When you’re coming in there trying to see the guests in a different way, it really takes you to renew your mind to say, am I going to do that today? Am I going to see my neighbor in this way? Am I going to see my enemy in this way? The person I disagree with. Am I going to fight to see the world in this way where we’re not just holding the door open for somebody. We’re walking alongside them. And this doesn’t necessarily mean we’re sticking our head in the sand or we’re getting run over. It simply means we’re being kind and to understand each other in a different way.

Jim Fitzpatrick:
Yeah, for sure. And it’s such a better way. There’s no question about it. Talk to us about the struggles that … obviously, you just mentioned the pandemic. There’s a lot of small business owners and businesses and companies and managers and leaders out there that are really struggling with these times. I mean, people are hurting in a lot of cases, and obviously we’ve lost over 500,000 of our fellow Americans to this terrible pandemic. But yet business goes on and it has to go on to keep America rolling, but it really affects people deeply. It might be a spouse that lost a job, or maybe you’re dealing with homeschooling your children now. And so there’s a lot more added on everyone’s plate as we go through this. But at the end of the day, you still have to take good care of that customer or listen to that employee that works under you or beside you. Talk to us about the importance of trying to stay clear-headed during these times.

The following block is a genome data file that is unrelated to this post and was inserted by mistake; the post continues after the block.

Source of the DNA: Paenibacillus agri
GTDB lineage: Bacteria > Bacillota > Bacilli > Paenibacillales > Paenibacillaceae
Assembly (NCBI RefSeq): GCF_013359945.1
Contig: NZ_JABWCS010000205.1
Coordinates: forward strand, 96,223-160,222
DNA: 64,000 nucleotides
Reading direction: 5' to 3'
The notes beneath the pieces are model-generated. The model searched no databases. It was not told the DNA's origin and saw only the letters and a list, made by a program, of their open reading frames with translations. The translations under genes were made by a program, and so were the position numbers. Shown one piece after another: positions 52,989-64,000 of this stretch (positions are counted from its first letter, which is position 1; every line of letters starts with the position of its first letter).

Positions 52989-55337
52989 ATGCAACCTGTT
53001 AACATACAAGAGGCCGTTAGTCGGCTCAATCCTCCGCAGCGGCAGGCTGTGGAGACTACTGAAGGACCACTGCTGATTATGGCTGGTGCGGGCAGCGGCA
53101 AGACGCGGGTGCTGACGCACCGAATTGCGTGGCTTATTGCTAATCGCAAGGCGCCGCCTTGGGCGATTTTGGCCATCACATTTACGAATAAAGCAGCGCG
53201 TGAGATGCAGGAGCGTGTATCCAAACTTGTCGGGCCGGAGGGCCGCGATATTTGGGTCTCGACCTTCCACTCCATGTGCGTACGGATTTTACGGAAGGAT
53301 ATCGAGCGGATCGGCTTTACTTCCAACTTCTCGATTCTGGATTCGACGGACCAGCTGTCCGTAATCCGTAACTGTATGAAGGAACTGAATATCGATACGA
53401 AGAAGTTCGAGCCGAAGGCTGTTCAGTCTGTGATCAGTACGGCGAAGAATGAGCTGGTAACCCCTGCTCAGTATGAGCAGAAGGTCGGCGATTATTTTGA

Kevin Williams :
That’s great because there’s the realities of the world, and life is hard. And we talk about that with our team and say, “What makes life hard?” Just to explore what makes life hard, and the things you just mentioned are all part of it. But what we found too is we have … I’ll often say, Henry Cloud said this, “We’re ridiculously in charge of our own lives.” And what we can do is begin to look up and see things different. I have where I can wrestle with things in front of me. You ever do this? Where you’re just trying to solve something that maybe you don’t even have control over, like a pandemic. It’s like I’m trying to think … or news or the social … different things that I can just wrestle with. But you know what? I can do it. I can pick my head up and look at opportunities.